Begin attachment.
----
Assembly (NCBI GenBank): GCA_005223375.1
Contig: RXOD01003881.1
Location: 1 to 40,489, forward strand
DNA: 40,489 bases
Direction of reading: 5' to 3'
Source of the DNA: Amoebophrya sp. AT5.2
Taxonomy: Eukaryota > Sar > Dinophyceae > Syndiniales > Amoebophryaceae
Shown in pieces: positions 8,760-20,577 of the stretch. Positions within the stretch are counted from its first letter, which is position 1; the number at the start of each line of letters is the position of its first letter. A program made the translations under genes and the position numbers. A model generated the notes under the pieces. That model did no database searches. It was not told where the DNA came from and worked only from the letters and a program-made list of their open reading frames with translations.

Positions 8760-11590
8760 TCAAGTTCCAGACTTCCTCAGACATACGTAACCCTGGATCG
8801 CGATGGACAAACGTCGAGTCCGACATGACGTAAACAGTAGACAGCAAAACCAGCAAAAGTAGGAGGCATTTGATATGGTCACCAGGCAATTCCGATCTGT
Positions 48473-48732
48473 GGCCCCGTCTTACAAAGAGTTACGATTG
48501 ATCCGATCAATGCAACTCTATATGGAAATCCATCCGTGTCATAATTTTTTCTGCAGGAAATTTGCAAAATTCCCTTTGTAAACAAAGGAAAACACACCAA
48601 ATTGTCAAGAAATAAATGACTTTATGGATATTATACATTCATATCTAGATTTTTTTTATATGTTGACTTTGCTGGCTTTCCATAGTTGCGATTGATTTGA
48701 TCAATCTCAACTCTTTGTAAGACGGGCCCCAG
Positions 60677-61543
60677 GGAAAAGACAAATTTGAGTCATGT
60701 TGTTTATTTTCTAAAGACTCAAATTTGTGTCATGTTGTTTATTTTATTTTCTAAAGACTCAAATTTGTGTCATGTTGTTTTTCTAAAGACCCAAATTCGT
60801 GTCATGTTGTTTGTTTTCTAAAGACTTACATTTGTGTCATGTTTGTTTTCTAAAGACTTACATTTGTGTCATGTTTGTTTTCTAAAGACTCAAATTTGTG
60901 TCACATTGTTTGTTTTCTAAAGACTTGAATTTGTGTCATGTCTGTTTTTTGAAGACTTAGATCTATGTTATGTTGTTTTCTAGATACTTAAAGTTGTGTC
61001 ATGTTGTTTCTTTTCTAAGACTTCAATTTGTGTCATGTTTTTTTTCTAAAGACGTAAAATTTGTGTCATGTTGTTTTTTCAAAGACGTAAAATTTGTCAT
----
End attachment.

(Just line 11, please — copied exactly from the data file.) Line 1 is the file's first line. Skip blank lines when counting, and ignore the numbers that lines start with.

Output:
8801 CGATGGACAAACGTCGAGTCCGACATGACGTAAACAGTAGACAGCAAAACCAGCAAAAGTAGGAGGCATTTGATATGGTCACCAGGCAATTCCGATCTGT